Joe Thornton is the NHL's most prolific passer, having paced the League in assists for the third consecutive season while leading the San Jose Sharks to the Pacific Division title last season.
But Thornton's value to the Sharks is more than just the numbers he puts up. Opponents had to figure out a way to try to shut him down for an average of 21:23 per game last season – more ice time than any other forward who spent all season in the division.
Thornton was especially busy during power plays, averaging 4:51 per game when the Sharks were playing with an extra man. Only eight players saw more power-play time.
Then-coach Ron Wilson was more than willing to double-shift Thornton – he averaged more than 3 minutes than No. 2 center Patrick Marleau (18:13) and his own linemate, Milan Michalek (18:04).
One area in which Thornton rarely saw ice time was on the penalty kill – he averaged just 35 seconds a night when the Sharks were shorthanded. It will be interesting to see if new coach Todd McLellan follows Wilson's strategy, which largely kept his big guns away from penalty-killing.
Thornton may have been the Pacific's busiest forward, but he wasn't the only one consuming major minutes:Brad Richards, Dallas Stars –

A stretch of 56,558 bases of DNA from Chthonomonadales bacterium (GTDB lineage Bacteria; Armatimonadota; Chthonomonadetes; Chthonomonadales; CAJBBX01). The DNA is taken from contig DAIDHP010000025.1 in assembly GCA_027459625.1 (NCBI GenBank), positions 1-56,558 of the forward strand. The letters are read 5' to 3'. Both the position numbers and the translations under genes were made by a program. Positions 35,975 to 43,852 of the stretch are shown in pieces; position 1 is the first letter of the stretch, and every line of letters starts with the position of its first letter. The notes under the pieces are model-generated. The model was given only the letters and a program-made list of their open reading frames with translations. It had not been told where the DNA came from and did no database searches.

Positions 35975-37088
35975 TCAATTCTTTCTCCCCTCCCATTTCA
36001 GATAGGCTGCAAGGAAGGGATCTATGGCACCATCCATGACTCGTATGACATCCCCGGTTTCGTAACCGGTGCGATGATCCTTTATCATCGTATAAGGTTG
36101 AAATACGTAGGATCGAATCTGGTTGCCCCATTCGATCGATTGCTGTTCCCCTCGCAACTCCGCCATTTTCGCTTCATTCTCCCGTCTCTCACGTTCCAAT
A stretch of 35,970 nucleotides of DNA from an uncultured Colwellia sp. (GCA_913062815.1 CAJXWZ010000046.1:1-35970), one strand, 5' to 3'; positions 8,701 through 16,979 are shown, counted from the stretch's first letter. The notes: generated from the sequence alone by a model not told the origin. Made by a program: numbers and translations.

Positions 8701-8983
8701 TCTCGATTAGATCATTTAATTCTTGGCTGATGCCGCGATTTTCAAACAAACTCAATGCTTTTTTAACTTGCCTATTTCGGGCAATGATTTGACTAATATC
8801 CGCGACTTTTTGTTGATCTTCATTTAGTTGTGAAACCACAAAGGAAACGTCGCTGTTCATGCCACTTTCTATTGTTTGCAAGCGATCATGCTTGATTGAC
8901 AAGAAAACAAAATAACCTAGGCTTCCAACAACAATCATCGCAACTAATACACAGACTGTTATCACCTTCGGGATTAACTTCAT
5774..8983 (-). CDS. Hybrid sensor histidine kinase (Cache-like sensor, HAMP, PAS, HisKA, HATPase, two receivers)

The busiest forward on Dallas' roster last season was Brad Richards, who averaged 23:27 in ice time per game.
Richards' workload was cut sharply when he came to the Stars in a deadline-day deal with Tampa Bay. He averaged 24:16 with the Lightning, but saw just 19:14 with the Stars. His production stayed similar, though – he had 52 points in 61 games with the Lightning, 11 in 12 games with the Stars.Ryan Getzlaf, Anaheim Ducks –
It was no accident Getzlaf got more ice time than any other Anaheim forward. Playing more than 4 minutes a game than he did in 2006-07, Getzlaf made the most of his 19:38 per game. He scored 24 goals and had a career-best 82 points.
His ice time went up to 20:29 in the postseason, and he tied for the team lead with 5 points in 6 games.Anze Kopitar, Los Angeles Kings –
The Kings have an abundance of young forwards, and aren't afraid to play them a bunch.
Kopitar led the Kings in scoring with 77 points, and led the team's forwards with an average of 20:41 of ice time per game. He also led the team's forwards with 4:03 per game on the power play. Don't think new coach Terry Murray will trim those numbers at all.Shane Doan, Phoenix Coyotes –
The Coyotes' captain led the club in almost every offensive category, so it's not surprising he was tops among Phoenix forwards in ice time as well. Doan played 20:45 per night and saw plenty of time in all situations, including 3:55 on the power play and 1:48 shorthanded.
No other Coyote forward who was with the team for the whole season averaged anywhere near that much ice. But one who might this season is center Olli Jokinen, Phoenix's major offseason acquisition, who came from Florida in June. Jokinen played 19:54 per game for the Panthers, including 3:48 on the power play. He's likely to see at least that much time in Phoenix – though unlike Doan, he doesn't kill penalties, averaging just 7 seconds per game on the penalty kill.
Author: John Kreiser | NHL.com Columnist